- I feel like in years past, people have just RAVED about every detail of the conference. And while there were many lovely lovely things, I didn't feel like there was a lot that just totally blew my mind. The main exception was the Cricut sponsor lounge on Friday which was all white, with a fog machine and. . .just really impressive. I don't know how much of it is that, thanks to blogging and Pinterest, I'm kind of desensitized to over-the-top attention to detail, or if it really was just less impressive than it's been in other years.
- I feel like when people talk about Alt it's always a ridiculous amount of focus on the fashion. But really? It just didn't seem like that huge of a deal. I didn't feel like people were dressed just unbelievably. Mainly it was just a bunch of people dressed nicely, but not over the top. I packed exactly enough clothing, got dressed every morning, and then I really didn't think about it again.
- It's a BIG conference. This was their biggest year yet with something like 700 attendees, which meant you didn't get a chance to meet even half of the people.
- One thing I noticed about Alt is that it's a diverse enough crowd that there's basically no one that EVERYONE knows. I even mentioned Design Mom to someone at one point in the conference (who is one of the founders of the conference) and got a totally blank look. So, you don't really have to feel like "oh, my blog is too small. No one will know who I am." Everyone is a nobody to someone. Which I actually find very reassuring.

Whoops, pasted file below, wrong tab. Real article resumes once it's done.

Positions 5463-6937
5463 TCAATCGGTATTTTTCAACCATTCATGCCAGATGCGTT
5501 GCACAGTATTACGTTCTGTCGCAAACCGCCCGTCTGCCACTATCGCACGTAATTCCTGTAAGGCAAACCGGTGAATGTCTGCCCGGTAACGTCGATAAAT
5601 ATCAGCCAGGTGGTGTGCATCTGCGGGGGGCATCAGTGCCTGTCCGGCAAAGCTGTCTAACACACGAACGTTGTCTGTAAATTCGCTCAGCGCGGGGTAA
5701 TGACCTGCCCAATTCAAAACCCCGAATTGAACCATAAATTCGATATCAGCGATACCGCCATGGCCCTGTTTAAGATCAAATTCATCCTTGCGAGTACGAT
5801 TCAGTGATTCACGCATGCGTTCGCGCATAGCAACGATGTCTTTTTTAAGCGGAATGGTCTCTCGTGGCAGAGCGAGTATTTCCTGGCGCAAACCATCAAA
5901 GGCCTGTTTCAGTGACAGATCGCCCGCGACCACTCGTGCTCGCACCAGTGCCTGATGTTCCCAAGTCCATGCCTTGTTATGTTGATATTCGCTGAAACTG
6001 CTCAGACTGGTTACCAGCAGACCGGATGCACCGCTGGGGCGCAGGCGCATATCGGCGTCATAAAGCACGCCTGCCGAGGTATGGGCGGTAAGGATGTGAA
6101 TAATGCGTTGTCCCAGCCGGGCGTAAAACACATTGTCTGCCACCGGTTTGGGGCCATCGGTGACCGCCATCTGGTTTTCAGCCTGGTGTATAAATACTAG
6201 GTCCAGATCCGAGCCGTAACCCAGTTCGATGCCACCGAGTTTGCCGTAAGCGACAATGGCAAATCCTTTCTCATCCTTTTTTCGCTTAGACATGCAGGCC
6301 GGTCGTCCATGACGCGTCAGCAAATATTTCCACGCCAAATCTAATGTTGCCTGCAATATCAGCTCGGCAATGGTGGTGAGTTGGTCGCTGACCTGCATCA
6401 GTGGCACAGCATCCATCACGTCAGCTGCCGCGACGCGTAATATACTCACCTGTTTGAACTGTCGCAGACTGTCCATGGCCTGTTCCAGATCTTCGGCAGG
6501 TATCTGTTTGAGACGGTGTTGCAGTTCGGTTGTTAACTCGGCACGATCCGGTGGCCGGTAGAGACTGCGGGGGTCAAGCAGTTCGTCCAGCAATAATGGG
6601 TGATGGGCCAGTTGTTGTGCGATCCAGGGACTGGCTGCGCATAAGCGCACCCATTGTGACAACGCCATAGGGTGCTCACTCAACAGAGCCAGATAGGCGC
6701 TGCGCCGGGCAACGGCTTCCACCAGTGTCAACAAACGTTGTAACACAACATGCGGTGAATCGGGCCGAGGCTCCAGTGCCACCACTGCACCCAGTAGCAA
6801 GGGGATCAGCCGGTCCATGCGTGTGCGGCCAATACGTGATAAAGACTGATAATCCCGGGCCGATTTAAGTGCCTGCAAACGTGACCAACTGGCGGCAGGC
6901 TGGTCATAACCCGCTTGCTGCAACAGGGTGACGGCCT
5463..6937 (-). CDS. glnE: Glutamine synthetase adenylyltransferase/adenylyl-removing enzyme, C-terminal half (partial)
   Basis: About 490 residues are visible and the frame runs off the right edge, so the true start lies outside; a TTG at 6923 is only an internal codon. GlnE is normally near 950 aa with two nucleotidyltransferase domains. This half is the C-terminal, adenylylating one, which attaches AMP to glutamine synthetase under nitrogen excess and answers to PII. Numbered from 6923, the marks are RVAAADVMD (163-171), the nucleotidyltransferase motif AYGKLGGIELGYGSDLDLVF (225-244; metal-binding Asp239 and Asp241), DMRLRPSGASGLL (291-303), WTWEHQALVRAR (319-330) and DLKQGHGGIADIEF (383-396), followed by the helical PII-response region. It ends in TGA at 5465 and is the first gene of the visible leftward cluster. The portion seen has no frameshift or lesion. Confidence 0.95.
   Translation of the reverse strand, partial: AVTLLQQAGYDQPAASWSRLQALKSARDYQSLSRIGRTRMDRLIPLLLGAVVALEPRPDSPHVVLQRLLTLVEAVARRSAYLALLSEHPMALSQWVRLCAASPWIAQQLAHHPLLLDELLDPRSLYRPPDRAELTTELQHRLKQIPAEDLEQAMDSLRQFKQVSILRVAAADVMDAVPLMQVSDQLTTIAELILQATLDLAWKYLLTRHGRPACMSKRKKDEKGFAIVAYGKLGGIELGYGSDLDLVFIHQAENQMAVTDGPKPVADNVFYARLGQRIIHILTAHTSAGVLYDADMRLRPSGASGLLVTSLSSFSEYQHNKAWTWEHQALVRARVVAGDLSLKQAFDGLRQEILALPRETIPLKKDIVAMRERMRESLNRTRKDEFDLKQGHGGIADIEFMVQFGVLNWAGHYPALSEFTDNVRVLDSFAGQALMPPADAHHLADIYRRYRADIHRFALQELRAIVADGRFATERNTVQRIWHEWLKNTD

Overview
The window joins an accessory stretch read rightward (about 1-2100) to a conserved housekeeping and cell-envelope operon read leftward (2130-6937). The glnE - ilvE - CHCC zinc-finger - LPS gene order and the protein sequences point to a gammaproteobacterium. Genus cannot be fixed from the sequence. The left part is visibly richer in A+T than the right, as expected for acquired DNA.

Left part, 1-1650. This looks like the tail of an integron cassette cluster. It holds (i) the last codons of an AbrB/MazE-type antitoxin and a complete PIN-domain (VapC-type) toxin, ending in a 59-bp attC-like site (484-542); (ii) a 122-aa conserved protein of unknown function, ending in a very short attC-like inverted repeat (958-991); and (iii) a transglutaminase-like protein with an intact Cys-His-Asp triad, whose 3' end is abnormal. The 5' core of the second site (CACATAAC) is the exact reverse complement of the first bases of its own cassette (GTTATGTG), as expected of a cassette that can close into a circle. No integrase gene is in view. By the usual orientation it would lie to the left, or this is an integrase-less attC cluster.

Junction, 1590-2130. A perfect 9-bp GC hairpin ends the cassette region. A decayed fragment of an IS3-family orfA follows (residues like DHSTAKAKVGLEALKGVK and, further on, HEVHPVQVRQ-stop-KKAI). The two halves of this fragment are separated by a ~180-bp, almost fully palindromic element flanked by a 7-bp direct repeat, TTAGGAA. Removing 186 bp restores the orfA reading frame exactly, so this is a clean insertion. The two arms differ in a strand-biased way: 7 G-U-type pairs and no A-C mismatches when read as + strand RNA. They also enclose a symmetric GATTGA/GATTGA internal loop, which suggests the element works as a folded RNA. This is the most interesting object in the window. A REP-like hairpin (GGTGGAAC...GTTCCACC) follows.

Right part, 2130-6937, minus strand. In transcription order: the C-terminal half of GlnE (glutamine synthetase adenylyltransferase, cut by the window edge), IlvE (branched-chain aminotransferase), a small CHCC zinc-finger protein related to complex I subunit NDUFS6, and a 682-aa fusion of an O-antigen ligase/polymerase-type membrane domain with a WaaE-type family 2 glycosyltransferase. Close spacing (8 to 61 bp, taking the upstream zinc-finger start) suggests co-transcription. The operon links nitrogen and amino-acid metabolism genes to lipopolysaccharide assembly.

- During the mini-parties on Saturday night (which is when I wore this outfit which was almost 100% borrowed from Merrick), I FaceTimed for a few minutes with Ella before she went to bed. When I got back the next day, my mom said, "I don't think I've seen you having that much fun in YEARS." There you have it.
I wrestled with that a bit during the conference and immediately afterward, but now with a few weeks of distance, I'm almost certain I'll try and go again next year (assuming my mom wants to watch my children again next January. . . ). In some ways, this felt like a practice year.
Now I have a much better idea of what to expect, how to prepare, and what I want to get out of it.
I felt like it really helped me narrow in on what I want to do with my blog and what kind of things I want to be writing about and working on.
I'm also pretty interested in going to one of their (smaller) one-day conferences, either in New York or San Francisco, depending on where we are this summer.
And if you have questions about Alt (like "um, why did you possibly think I'd care about any of this?"), I'd be happy to try and answer.